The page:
What is sampling mode?
Sampling mode is a method by which the NAM Probe handles traffic volume that exceeds its capabilities. When faced with an overwhelming traffic volume, instead of degrading the quality of measurements of the monitoring software, the NAM Probe artificially limits the volume by not analyzing all client-server communications (all TCP/IP sessions between a given pair).
How does sampling mode work?
Sampling mode is activated as soon as the monitoring software detects that the NAM Probe is dropping network packets. Once activated, sampling mode decreases the traffic volume to be analyzed by 5% until the NAM Probe stops dropping packets. The reduction of traffic volume is achieved by ignoring the observed traffic (ignoring whole client-server sessions). This method generally does not affect metrics based on averages, but statistics for volume are necessarily skewed as the amount of traffic analyzed is reduced.
Sampling mode remains active as long as the packet drops occur on the NAM Probe. Persistent packet drops downgrade (5% at a time) the analysis volume until it reaches a minimum of 5% of the total observed volume. This means that if your NAM Probe is continuously dropping packets, it will eventually analyze only 5% of observed traffic and 95% will be analyzed based on sampled data.
Figure 1. Single traffic spike with default NAM Probe sampling setting
While a single traffic spike will not cause persistent NAM Probe sampling, in the extreme case where your analyzed volume drops to 5%, the return to the full volume analysis may take a long time using the default 5% per hour recovery setting.
The NAM Probe remembers the volume of traffic it had to activate for each level of sampling. Once the traffic volume reduces, the NAM Probe will automatically lower the sampling level and eventually analyze all observed traffic again. If no changes in traffic volume and no packet drops occur for a certain time (1 hour by default), the NAM Probe will lower sampling by one step (5%). You can set the time for the volume analysis recovery by modifying the interval at which the sampling mode increases the analysis volume. This setting is located on the NAM Probe in the
Change the default value of
3600 seconds (which is 1 hour) to the number of seconds you want between sampling mode increases.
We recommend that you do not set this value lower than
900 seconds (which is 15 minutes).
Figure 2. Single traffic spike with custom NAM Probe sampling setting
An example of a single traffic spike and NAM Probe sampling set to 15 minutes. Once the traffic load returns to normal, and the NAM Probe stops dropping packets, NAM Probe sampling decreases while the analyzed traffic increases, both by 5% every 15 minutes until analyzed traffic reaches 100% and NAM Probe sampling becomes inactive.
When should I disable sampling?
The sampling mode is enabled by default however, it is not active. There is no need to disable NAM Probe sampling in most deployments monitoring and analyzing an acceptable traffic volume. It is beneficial to have sampling mode enabled in the event an unnoticed increase in traffic volume downgrades NAM Probe performance.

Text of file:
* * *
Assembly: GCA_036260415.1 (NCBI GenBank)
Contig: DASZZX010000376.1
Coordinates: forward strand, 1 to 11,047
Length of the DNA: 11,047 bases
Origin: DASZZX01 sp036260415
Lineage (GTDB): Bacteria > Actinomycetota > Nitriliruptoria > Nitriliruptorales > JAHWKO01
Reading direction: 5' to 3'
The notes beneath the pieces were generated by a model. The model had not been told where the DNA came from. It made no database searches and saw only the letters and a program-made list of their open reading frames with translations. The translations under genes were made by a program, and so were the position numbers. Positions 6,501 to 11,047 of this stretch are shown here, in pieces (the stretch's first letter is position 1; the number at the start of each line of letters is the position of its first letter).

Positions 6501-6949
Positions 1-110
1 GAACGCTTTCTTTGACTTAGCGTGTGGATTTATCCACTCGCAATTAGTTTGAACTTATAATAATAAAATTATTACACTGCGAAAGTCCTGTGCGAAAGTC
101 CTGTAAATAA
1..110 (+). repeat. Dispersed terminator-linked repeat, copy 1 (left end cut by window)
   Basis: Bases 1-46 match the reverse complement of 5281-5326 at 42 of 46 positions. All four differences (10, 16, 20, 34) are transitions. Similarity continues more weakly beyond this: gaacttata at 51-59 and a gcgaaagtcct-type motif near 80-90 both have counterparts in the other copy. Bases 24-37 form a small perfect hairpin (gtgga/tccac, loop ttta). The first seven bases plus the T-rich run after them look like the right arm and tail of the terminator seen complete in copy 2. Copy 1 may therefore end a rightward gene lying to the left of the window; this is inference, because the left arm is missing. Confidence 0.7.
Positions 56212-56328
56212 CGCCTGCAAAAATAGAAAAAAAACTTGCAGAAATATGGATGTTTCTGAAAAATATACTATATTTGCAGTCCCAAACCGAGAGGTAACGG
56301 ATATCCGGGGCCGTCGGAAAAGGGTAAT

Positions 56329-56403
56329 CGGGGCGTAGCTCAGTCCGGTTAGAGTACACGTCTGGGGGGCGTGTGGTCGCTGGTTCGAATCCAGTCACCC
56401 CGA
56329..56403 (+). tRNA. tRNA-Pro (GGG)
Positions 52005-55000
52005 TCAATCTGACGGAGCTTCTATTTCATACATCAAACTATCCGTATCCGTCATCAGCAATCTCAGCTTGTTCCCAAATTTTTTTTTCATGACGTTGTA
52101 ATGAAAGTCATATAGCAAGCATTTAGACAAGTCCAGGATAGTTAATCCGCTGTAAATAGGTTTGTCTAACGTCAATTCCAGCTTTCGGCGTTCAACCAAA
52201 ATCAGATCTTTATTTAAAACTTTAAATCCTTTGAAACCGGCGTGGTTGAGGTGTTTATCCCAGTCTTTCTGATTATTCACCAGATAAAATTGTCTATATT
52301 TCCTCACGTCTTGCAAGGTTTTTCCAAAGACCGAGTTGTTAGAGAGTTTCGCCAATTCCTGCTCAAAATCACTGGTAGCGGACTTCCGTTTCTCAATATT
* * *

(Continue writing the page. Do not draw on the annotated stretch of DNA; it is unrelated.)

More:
You might consider disabling sampling mode if your deployment experiences expected spikes in traffic volume. Such spikes (for example, a regularly scheduled backup tasks) can cause the NAM Probe to briefly drop packets, which will activate sampling mode, which in turn will bring down the analyzed traffic volume down by 5% for each second the NAM Probe is dropping packets. The recovery of analyzed traffic to 100% is, by default, scheduled to increase by 5% every 1 hour. So, for example, a scheduled backup occurring every hour and generating a traffic spike that causes sampling mode to possibly reduce the analyzed volume to 70% can have an ongoing effect because the NAM Probe never returns to full volume analysis before the next scheduled backup.
Keep in mind that NAM Probe sampling, when active, ignores whole client-server sessions, which has a minor effect on volume-related statistics and an insignificant effect on averages. However, if you disable NAM Probe sampling, any network packets that are dropped are done so in an uncontrolled manner (without regard to sessions). This may have a significant effect on metrics related to errors, volume, and averages.
Figure 3. Scheduled traffic spikes with default NAM Probe sampling setting
If your scheduled traffic spikes occur on a regular basis and sampling mode does not recover in time, your NAM Probe will not operate at its full capability. If your monitoring profile does not require you to analyze the spike traffic, it might be beneficial to allow the NAM Probe to randomly drop packets during such spikes but maintain the proper analysis volume the rest of the time.
Here is an example of scheduled traffic spikes that cause persistent NAM Probe sampling. Such cases warrant either a custom NAM Probe sampling setting, or disabling NAM Probe sampling.
How do I read the NAM Probe performance data on NAM Server reports?
The NAM Probe performance data is presented on the Probe statistics report on the NAM Server (Diagnostics > Probe statistics).
To examine your NAM Probe sampling-to-received-packets ratio, hide all the metrics but leave the RX packets and Dropped (sampling) visible. The RX packets is the volume of packets received by the driver and Dropped (sampling) is the volume of packets dropped that were sampled. The higher Dropped (sampling) volume, the more your RX packets is sampled. You can review your NAM Probe sampling for a specific date by adjusting the Resolution and Time range.